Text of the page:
The process is repeated over and over for each calf, and the team works smoothly. A calf is moved into the chute, which is tightened and laid on its side. Each calf receives several vaccinations and has its ears cut. This ear cutting is to show ownership of the calf. We don't brand calves, but use this method instead.
When I told my husband that ear cutting didn't seem very nice, he reminded me that human circumcision is basically the same concept--removing part of the body that isn't critical for a function.
Calves are given an oral antibiotic, but since they aren't willing to just take a pill and swallowit with a swig of water, there's a metal gadget (called a balling gun if you really wanted to know) that is put down their throat to make them take the pill.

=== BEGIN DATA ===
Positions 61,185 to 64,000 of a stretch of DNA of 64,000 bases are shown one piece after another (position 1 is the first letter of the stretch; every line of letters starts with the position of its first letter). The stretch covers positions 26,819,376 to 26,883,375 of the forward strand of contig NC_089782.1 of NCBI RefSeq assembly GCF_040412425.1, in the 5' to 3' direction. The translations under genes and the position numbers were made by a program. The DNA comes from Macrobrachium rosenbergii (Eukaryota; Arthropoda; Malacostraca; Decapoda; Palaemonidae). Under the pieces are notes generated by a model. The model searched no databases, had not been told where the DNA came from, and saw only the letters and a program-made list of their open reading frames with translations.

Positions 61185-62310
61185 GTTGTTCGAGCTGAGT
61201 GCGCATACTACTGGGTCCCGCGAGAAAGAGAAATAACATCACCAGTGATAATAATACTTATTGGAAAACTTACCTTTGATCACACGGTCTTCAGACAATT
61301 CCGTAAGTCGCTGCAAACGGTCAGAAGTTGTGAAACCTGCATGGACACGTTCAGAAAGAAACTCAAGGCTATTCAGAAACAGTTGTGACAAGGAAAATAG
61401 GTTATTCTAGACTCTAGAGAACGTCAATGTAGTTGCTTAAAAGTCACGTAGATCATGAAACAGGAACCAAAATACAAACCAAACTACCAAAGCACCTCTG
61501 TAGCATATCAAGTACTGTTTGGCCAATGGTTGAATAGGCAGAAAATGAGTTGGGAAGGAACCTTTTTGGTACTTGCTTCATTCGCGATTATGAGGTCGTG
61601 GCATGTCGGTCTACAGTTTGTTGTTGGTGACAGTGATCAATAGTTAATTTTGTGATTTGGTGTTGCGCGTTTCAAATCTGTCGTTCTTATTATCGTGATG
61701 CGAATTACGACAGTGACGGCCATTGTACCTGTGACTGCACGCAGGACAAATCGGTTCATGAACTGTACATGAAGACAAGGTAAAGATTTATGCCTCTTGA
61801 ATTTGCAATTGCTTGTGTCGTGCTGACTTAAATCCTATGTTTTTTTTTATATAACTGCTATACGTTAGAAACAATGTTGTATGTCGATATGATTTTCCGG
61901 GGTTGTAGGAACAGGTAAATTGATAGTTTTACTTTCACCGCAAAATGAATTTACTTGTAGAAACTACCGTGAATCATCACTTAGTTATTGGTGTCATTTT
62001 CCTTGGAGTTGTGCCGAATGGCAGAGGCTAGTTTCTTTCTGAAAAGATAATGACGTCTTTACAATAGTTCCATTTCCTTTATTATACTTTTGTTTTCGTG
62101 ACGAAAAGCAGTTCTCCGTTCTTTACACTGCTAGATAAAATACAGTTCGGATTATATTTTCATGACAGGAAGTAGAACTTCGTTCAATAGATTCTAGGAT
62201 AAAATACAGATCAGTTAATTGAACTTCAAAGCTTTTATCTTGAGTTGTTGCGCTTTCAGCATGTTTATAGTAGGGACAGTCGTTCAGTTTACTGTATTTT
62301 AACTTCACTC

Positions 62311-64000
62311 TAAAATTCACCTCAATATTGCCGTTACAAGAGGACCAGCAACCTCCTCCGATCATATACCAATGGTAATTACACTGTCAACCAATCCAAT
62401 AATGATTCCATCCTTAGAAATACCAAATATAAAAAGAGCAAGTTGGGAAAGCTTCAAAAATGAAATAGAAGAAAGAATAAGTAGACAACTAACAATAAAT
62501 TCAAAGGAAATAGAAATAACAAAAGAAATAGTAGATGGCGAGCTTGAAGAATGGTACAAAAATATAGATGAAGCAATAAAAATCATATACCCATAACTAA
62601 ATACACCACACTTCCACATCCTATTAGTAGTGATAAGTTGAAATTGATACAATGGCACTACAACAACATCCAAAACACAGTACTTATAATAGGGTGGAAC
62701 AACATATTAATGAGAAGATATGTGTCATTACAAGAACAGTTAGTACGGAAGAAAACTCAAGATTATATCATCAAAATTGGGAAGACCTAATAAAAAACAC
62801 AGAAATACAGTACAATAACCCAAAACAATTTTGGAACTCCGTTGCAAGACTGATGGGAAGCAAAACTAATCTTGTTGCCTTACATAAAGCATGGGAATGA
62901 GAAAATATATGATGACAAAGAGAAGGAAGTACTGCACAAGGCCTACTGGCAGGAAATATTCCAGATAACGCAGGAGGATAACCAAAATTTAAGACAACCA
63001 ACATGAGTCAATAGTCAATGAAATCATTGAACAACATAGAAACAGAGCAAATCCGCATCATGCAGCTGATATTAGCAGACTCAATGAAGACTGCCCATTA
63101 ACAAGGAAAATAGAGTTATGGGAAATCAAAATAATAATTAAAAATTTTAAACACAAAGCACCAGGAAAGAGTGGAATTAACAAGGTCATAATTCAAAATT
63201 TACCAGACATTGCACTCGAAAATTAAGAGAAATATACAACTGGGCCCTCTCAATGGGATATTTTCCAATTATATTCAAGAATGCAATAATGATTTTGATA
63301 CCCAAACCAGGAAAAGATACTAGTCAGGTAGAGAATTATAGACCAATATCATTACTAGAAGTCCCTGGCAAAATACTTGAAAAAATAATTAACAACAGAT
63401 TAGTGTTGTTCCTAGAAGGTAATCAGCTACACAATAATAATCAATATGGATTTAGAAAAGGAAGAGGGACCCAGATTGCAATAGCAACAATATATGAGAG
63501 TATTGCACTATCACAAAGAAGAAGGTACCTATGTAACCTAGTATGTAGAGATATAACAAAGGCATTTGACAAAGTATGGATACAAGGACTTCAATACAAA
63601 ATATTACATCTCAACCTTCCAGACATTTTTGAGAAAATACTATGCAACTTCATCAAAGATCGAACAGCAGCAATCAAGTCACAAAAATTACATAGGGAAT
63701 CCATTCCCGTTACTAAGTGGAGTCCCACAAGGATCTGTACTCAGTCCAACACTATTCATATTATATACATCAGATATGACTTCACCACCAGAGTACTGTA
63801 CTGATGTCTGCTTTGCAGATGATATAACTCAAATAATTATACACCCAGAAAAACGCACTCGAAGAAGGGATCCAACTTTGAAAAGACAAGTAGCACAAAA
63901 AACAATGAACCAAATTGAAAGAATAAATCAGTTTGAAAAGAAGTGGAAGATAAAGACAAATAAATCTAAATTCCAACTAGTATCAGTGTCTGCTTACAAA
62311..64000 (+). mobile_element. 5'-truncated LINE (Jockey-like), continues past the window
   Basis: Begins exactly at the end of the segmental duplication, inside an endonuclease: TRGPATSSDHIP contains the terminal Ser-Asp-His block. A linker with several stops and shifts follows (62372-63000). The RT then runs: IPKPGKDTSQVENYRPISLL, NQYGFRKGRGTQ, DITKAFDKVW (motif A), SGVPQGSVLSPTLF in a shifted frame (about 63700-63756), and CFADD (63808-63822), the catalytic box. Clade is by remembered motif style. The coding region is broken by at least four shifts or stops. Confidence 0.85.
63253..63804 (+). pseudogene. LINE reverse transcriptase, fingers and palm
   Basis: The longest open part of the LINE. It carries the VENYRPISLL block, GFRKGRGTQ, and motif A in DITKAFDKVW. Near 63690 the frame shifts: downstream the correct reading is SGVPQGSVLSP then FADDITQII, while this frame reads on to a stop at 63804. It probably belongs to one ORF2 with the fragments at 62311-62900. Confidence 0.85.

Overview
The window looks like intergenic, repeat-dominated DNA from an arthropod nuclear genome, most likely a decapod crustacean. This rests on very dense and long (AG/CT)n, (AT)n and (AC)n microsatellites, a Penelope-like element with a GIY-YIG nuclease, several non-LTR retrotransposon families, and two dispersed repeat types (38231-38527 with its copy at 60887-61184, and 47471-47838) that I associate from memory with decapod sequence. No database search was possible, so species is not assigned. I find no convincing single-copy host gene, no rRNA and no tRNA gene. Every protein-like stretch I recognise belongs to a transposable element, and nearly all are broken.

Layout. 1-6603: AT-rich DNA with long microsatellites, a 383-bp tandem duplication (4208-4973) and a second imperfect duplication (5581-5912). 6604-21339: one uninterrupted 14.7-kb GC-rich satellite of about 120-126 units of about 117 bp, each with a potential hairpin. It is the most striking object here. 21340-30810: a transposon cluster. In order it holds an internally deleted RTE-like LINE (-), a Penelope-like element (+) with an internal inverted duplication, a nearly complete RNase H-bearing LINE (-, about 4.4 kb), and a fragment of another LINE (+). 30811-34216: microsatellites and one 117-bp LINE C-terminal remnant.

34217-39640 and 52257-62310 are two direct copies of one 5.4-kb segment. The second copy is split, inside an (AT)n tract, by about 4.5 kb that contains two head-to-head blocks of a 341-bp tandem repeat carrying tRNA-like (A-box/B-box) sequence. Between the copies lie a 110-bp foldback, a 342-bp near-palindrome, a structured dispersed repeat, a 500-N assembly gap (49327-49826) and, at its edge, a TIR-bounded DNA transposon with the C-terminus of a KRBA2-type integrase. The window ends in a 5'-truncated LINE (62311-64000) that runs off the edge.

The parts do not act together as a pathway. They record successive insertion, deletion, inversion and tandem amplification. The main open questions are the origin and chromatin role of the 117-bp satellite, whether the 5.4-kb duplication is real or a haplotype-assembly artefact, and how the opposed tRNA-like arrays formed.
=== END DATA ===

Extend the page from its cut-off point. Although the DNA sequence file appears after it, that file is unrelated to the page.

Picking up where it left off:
And if the calf is a male, it is castrated. But instead of whacking off those delicate parts, a rubber band is used to cut off circulation, and in a few days the reduced blood flow means that part of the body is no longer effective. The infection rate for this method is less than the Rocky Mountain oyster method.
For female calves, the process is done in less than a minute, and for male calves, just a bit longer. The chute is tipped up, and the calf jumps out.
Old Cowboy Lee came by with a sick calf he had found on the range. I love it when Lee comes by, he is just such a quintessential cowboy.
Desert Boy and I got a job while we were hanging around. We moved the newly processed calves out of the fenced area and into the bigger part of the corral where all the nervous moms were waiting.